What is Material Requirements Planning (MRP)?

By - October 26, 2021

In the age where technology is at the forefront of supply chain transformation, organizations are now, more than ever, emphasizing the need to maintain a strong level of visibility and control over inventory processes. One way technology can be leveraged to optimize inventory is through master planning. It analyzes demand forecasts to determine what needs to be produced and what production capacities are available. But while planning for finished goods is one aspect, planning for the raw materials needed to produce those finished goods is another. That is where material requirements planning (MRP) comes in. Data such as bill of materials/formula setups, current on-hand levels, inventory transactions, and the master production schedule helps determine the raw material requirements to fulfill customer demand. MRP is the perfect tool for ensuring the availability of materials, while reducing the risk of shortages and driving down inventory levels.

What risks are organizations exposed to without MRP?

Organizations that do not use a formal MRP process can be exposed to several pain points that lead to higher levels of risk.

  • Managing demand forecasts outside of ERP software is labor-intensive and leaves significant room for error due to manual data entry and inefficient modes of sharing information such as email or word of mouth.
  • Cross-functional collaboration is minimized since the process is typically owned by a sole function, causing information silos and limited visibility amongst other functional areas.
  • Keeping up with inventory re-order points externally is time-consuming and further increases the risk of error.
    • This requires manual calculations incorporating several factors like daily demand, lead times, and safety stock policies.
  • The bullwhip effect, which involves the distortion of demand up the supply chain, is amplified without a centralized planning system.
    • Risk of material shortages is increased due to functional silos combined with the lack of real-time data for more informed decision-making.
    • Reduced visibility results in more changeovers and lower fill rates, as well as shorting important customers.
  • Fearing shortages, organizations often carry larger amounts of inventory than needed, resulting in increased carrying costs, tied-up cash, and risk of spoilage.

Utilizing MRP software is an integral part of aligning supply chain/inventory strategies with overall business goals. Two solutions many organizations are turning to are just-in-time (JIT) and safety stock policies.

Just-in-time (JIT)

A JIT strategy for raw materials helps achieve a continuous flow of inventory on an “as needed” basis. The accuracy of demand and forecasts is key for successful execution, which requires a balance between having enough inventory on-hand and reducing inventory costs. Because this strategy emphasizes carrying the minimum required inventory, it is crucial that forecasts are updated throughout the year to account for changes in customer requirements and the overall business landscape. Forecasts can be imported directly into modern MRP software, like Microsoft Dynamics 365 for Finance and Supply Chain. They can also be integrated with technologies like artificial intelligence and machine learning to provide enhanced insights, such as analyzing various scenarios to predict the effects of demand fluctuations on inventory levels. If changes are made to demand forecasts, the software can even dynamically recalculate net requirements for items to address those changes. Furthermore, lead times for certain materials can be configured accordingly, and buffers can be placed throughout the supply chain to mitigate risk.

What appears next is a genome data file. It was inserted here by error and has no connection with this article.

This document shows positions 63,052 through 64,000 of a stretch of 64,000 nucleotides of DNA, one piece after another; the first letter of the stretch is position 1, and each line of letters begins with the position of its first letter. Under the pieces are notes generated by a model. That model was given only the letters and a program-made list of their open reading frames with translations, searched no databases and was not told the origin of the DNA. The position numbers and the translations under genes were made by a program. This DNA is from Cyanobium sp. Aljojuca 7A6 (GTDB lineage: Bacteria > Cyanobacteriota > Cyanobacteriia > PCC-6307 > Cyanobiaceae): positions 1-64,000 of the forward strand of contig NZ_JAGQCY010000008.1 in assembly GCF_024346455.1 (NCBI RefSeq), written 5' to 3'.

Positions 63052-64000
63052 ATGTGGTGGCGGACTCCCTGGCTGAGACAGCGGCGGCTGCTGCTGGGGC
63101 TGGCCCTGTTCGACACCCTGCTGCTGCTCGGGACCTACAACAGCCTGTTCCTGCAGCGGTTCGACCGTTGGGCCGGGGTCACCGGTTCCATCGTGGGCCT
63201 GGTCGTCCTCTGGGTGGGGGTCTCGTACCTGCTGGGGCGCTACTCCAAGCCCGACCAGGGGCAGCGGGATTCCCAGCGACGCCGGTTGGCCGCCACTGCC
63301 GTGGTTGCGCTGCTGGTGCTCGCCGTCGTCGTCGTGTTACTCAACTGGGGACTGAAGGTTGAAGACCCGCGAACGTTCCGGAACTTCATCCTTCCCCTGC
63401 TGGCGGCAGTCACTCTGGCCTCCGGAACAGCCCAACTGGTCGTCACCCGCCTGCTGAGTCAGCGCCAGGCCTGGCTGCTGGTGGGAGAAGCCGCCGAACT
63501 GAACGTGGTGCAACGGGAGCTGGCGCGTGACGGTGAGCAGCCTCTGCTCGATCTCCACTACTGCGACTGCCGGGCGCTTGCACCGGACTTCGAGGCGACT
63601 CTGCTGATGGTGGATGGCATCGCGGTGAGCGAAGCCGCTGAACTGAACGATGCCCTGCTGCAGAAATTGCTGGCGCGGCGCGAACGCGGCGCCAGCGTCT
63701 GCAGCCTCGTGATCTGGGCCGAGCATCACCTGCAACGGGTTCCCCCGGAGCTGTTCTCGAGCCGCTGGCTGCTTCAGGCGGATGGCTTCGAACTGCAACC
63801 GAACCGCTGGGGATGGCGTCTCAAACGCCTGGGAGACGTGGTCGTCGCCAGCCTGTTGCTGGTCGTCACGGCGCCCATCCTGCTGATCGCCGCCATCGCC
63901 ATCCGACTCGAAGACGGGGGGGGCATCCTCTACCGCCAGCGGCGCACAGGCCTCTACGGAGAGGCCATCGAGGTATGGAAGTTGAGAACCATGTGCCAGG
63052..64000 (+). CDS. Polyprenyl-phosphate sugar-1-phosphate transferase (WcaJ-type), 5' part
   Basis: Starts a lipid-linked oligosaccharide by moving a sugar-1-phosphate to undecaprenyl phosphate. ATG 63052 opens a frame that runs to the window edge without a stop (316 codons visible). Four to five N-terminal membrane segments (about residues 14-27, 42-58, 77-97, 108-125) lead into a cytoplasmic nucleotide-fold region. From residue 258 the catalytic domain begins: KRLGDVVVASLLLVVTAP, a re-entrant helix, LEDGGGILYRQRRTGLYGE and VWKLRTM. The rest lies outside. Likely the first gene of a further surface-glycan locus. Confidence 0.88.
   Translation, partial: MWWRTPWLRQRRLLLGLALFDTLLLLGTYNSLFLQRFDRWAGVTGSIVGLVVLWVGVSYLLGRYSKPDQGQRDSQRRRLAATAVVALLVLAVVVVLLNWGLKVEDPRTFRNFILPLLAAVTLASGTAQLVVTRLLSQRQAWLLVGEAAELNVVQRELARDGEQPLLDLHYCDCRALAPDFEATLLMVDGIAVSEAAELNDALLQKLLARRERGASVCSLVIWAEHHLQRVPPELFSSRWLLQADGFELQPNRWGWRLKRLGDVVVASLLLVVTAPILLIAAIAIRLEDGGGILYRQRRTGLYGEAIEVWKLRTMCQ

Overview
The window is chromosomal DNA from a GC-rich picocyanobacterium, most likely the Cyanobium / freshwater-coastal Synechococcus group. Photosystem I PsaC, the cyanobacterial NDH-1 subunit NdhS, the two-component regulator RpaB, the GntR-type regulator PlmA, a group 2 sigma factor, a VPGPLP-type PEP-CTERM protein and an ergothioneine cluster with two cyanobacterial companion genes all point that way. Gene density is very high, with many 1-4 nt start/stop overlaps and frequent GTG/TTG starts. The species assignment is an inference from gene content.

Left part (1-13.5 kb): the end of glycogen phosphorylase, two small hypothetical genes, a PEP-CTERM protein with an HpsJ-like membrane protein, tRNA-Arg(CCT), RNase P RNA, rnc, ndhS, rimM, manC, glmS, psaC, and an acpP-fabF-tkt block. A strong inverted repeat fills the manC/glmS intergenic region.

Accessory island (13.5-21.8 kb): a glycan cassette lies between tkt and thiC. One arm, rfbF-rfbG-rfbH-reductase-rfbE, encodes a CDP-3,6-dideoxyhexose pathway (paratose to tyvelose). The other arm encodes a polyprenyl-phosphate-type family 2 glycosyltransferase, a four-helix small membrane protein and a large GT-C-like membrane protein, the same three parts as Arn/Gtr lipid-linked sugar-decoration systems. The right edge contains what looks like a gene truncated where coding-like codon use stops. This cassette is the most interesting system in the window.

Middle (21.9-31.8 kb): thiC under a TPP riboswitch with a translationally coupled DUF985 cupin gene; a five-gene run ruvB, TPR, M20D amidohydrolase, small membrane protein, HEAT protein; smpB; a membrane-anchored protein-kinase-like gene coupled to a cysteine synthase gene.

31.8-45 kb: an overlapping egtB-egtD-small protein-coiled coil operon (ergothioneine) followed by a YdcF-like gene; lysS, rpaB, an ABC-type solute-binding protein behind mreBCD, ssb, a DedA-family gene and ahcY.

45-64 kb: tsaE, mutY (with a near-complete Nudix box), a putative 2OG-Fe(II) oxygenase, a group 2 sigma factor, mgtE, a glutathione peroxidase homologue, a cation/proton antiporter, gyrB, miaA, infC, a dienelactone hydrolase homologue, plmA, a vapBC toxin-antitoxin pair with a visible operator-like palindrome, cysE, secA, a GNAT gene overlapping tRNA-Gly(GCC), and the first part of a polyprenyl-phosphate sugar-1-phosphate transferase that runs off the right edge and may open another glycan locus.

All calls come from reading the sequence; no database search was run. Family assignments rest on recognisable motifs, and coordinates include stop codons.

Safety stock

Safety stock policies help organizations ensure they are carrying the optimal amount of inventory to account for fluctuating demand and potential disruptions. MRP software can be used to establish minimum and maximum inventory levels for certain items, thereby automating the purchasing process upon hitting those levels. Organizations can also automate replenishment by configuring periodic order intervals or policies based on actual demand. Warehouse-specific policies can be set up, as well, by considering lead times and minimum/maximum order quantities.

How can organizations benefit from MRP?

Leveraging MRP software helps unlock value in the supply chain by harnessing the power of data. It allows key personnel to not only know which materials are needed, but also when and why they are needed, providing them with the visibility to purchase only the required quantities at the right time. Therefore, more focus can be placed on value-added tasks due to the reduction of manual processes and associated overhead costs. Taking it a step further, MRP works perfectly in conjunction with production scheduling to ensure customer demand is fulfilled in a timely manner and the raw materials to do so are readily on-hand. Data involving incoming purchases, planned production, and current on-hand levels that comes from MRP software is crucial to ensure production runs are optimally scheduled, which will be discussed further in the next article.

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